On the basic level, the Diamondbacks got more bang for their buck than most other teams in the major-leagues last season. The total Opening Day payroll for the 30 major-league franchises in 2015 came out to $3.74 billion, which means that each win cost $1.54 million. Unsurprisingly, the teams which paid most were those at the top of the salary charts, in the Los Angeles Dodgers ($2.96 million) and New York Yankees ($2.52 million). The bottom of the list saw four teams pay less than one million per win, with the lowest cost belonging to the Houston Astros, at $824,325, or less than one-third of the rate at which the Dodgers bought their wins.
Arizona's rate was solidly below average, at $1.16 million. That was easily the lowest in the National League West, and compares well with the Padres ($1.36 million), Rockies ($1.50 million) and Giants ($2.06 million), as well, obviously, to the Dodgers. Now, there are other factors at play here, and you could look at the data in a variety of ways, such as figuring out the cost over a replacement team, and comparing it to the wins above replacement achieved. For it's also true that it's a lot easier to buy the first win, or even the sixtieth, than the 100th. But it's interesting to note that, even by the bald "dollars per win" metric, seven of the ten playoff teams are below average.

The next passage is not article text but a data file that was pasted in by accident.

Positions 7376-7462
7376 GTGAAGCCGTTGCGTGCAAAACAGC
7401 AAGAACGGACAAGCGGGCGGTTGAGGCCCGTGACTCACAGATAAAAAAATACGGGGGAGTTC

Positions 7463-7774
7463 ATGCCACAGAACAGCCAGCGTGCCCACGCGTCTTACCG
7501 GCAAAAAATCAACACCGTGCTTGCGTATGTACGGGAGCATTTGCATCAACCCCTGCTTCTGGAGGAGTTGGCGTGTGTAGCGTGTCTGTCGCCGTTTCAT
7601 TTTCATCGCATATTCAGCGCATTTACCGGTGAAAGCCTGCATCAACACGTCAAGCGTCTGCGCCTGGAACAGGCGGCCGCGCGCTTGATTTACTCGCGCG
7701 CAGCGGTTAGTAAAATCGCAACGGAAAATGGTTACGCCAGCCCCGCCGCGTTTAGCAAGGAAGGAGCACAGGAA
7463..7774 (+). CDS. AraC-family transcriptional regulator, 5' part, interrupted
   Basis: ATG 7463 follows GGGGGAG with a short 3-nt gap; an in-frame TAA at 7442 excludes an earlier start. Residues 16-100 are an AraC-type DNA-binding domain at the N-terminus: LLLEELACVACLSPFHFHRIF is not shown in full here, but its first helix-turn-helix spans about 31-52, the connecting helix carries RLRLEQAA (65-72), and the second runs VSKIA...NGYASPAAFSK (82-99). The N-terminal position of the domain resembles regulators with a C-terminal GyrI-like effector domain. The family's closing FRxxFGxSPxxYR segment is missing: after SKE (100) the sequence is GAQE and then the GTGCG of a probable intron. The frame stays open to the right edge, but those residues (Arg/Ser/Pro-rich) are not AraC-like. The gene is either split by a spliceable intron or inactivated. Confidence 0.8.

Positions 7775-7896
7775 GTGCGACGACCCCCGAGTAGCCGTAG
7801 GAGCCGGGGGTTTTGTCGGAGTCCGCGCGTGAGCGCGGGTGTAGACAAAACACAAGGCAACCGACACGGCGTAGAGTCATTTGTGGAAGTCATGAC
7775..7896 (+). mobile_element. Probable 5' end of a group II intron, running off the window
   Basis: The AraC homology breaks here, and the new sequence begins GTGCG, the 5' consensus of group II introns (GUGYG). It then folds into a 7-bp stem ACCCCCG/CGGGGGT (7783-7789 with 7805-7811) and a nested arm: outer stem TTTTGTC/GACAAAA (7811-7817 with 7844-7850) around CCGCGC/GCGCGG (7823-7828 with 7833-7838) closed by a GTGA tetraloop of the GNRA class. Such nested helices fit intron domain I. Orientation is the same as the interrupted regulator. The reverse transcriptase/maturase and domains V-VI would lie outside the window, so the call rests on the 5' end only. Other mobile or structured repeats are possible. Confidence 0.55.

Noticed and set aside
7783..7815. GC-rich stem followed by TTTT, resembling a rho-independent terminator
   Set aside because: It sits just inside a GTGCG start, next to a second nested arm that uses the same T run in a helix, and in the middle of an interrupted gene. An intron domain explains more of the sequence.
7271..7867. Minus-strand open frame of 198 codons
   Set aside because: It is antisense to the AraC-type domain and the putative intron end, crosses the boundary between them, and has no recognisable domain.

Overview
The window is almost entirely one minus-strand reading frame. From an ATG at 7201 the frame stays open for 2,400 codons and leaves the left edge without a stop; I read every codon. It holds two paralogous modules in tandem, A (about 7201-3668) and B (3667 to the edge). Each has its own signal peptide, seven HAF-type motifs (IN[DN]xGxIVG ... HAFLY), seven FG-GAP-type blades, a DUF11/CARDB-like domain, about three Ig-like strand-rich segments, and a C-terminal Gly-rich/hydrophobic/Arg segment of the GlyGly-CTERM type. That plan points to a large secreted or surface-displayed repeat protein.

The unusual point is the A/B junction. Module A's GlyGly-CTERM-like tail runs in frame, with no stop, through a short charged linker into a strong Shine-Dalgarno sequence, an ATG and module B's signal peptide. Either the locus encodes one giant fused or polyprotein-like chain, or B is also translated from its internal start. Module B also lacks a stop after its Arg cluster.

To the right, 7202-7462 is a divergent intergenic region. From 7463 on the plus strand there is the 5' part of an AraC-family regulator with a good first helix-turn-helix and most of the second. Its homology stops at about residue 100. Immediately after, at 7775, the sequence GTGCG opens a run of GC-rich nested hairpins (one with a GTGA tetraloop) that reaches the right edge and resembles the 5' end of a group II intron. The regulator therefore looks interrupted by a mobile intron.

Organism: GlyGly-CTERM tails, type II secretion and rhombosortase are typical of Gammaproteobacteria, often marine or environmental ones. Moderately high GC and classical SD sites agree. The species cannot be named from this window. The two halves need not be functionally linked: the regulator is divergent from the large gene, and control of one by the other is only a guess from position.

However, I thought it might be interesting to look at things a different way, comparing how much teams spent this year to last, and how that change looks when compared against the results. For this, I've used these opening day payrolls for 2014 and 2015, simply because that was the first source to come up in a Google search which had both years. I've figured out the salary change for each team from 2014 to 2015, and adjusted that by the overall increase in total payroll across MLB, which works out at an 8.3% increase. So, even though the Yankees increased their gross payroll from $204 to $219 million, that actually works out as a fractional downturn, once the 8.3% "inflation" is considered.
Here's the chart, with the playoff teams this season in yellow.
|Team||2014 Payroll||2015 Payroll||2014 W%||2015 W%||Salary||Wins||Cost per W|
|Boston Red Sox||$162,817,411||$187,407,202||.438||.481||106.27||109.82||$2,405,061|
|Chicago White Sox||$91,159,254||$115,238,678||.451||.469||116.71||103.99||$1,516,737|
|Kansas City Royals||$92,034,345||$113,618,650||.549||.586||113.97||106.74||$1,196,842|
|Los Angeles Angels||$155,692,000||$150,933,083||.605||.525||89.50||86.78||$1,774,639|
|Los Angeles Dodgers||$235,295,219||$272,789,040||.580||.568||107.03||97.93||$2,964,583|
|New York Mets||$89,051,758||$101,409,244||.488||.556||105.13||113.93||$1,125,869|
|New York Yankees||$203,812,506||$219,282,196||.518||.537||99.33||103.67||$2,520,659|
|San Diego Padres||$90,094,196||$100,675,896||.475||.457||103.17||96.21||$1,359,860|
|San Francisco Giants||$154,185,878||$172,672,111||.543||.518||103.39||95.40||$2,057,678|
|St Louis Cardinals||$111,020,360||$120,869,458||.556||.617||100.51||110.97||$1,209,251|
|Tampa Bay Rays||$77,062,891||$76,061,707||.475||.494||91.12||104.00||$950,439|
|Toronto Blue Jays||$132,628,700||$122,506,600||.512||.574||85.28||112.11||$1,317,445|
Or, for those who prefer a more graphical interpretation, this plots salary along the bottom against wins going vertically: